Tragedy lurks around every corner and is no more than a split second away. What makes things even more challenging is human beings have a knack for failures, mistakes or oversight.
The blame game
In a recent class we had a close call when a student had a negligent discharge on the range. The circumstances behind the why are not as important as the why, but more importantly who is to blame. The answer is simple, I am to blame. The responsibility for managing a high risk training evolution falls squarely on my shoulders. It is incumbent on professional instructors to keep this in mind. You need to take ownership of everything that happens on your firing line, there are no exceptions. There are no shortcuts or free passes, if we fail to recognize danger and do something about it then the fault lies with us.
The snowball effect
The why was simple, the student in question had multiple failures with his firearms. During one of the breaks he decided due to safety he needed to switch firearms and cleared his firearm in question on the firing line. However, the negligent discharge was with a different firearm he had subsequently removed from his vehicle. Let’s back up a little bit and talk about the fiddle table. A fiddle table is just that, a flat surface you take your cleared firearm in order to perform maintenance or other administrative actions. You do not take a live or loaded firearms to the fiddle table, you only take a firearm that has been cleared in accordance with the procedures set forth in the class.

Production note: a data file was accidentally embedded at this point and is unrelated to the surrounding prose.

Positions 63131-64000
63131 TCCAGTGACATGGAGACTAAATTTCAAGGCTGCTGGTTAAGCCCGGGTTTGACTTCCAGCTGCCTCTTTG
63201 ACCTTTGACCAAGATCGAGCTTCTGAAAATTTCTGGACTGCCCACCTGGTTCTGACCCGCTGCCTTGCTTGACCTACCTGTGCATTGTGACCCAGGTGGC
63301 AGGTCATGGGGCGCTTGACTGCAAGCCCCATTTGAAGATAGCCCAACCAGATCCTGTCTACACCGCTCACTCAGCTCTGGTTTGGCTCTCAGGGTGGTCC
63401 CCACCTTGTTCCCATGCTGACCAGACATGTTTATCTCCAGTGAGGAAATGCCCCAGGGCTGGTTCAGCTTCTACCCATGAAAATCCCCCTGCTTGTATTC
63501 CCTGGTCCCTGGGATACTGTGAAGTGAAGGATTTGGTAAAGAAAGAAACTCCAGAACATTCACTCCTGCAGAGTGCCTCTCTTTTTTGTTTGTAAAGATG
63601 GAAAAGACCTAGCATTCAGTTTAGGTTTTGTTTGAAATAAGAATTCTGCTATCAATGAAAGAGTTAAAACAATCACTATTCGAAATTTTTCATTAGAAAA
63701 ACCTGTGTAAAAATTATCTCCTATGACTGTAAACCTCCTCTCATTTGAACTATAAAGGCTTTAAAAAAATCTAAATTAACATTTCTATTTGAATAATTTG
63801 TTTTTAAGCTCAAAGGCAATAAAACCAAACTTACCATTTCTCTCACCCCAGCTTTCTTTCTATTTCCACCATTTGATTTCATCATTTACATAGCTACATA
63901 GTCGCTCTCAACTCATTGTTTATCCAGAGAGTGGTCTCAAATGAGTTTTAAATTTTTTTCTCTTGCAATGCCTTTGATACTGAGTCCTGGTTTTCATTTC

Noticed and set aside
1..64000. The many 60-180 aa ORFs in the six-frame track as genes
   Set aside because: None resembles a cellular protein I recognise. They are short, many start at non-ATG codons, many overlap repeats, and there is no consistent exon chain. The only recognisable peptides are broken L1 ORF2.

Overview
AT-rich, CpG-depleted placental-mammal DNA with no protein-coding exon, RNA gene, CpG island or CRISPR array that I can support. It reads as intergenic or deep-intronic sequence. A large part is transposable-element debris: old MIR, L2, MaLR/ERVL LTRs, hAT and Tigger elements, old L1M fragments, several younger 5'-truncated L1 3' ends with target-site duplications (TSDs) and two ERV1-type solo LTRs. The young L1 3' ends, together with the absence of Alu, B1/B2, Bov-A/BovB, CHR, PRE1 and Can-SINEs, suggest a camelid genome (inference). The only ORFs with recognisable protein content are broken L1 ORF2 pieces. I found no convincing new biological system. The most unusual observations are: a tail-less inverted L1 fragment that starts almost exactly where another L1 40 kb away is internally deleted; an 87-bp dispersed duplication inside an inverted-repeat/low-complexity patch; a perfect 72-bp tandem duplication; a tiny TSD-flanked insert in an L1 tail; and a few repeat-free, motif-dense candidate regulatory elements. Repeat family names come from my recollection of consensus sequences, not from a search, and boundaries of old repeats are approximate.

The fault lies with me
I failed to make this point clear enough and while someone could point out it was the student who pulled the firearm from his vehicle, who failed to clear the firearm and negligently fired the shot into the berm the bottom line was I failed to explain the correct procedure to use the fiddle table well enough. Over the years I have seen folks move to the fiddle table, clear their pistol at the table and then start whatever maintenance was needed. Some may question why this is a not a suitable action. While the side berm or safe direction is explicitly designed to capture an errant round in the worse case, that is the worse case.
Turning a blind eye
The correct procedure is to face downrange and clear the weapon in accordance with the procedures set forth in the class. You point the weapon not only where the round should be contained, but you reinforce the importance of your backstop and in the case the use of the backstop to catch a negligent round. While this side berm was more than sufficient not all fiddle areas have the safest backstop. The backstop for conducting your life fire training is the only safe direction to not just discharge your firearm, but clear it as well. So by turning a blind eye to the instances where students broke policy I condoned their unsafe action.
Don’t be an enabler
I enabled them to be less safe and created an environment where the erosion of safety protocol becomes a slippery slope. Your actions or inactions will be scrutinized to determine if there was any culpability on your part as an instructor. The best way to ensure you manage a safe environment is to take ownership of it, all of it. To properly brief not just safety, but expectations. To have a zero tolerance for safety violations or failure to follow safety protocol. To encourage mindfulness and alertness at all times and create redundant systems for those times when we are after all human.
Working with firearms is high risk, there are many out there who are not experienced enough or trained enough to manage the risk. Those who do, take ownership for it all.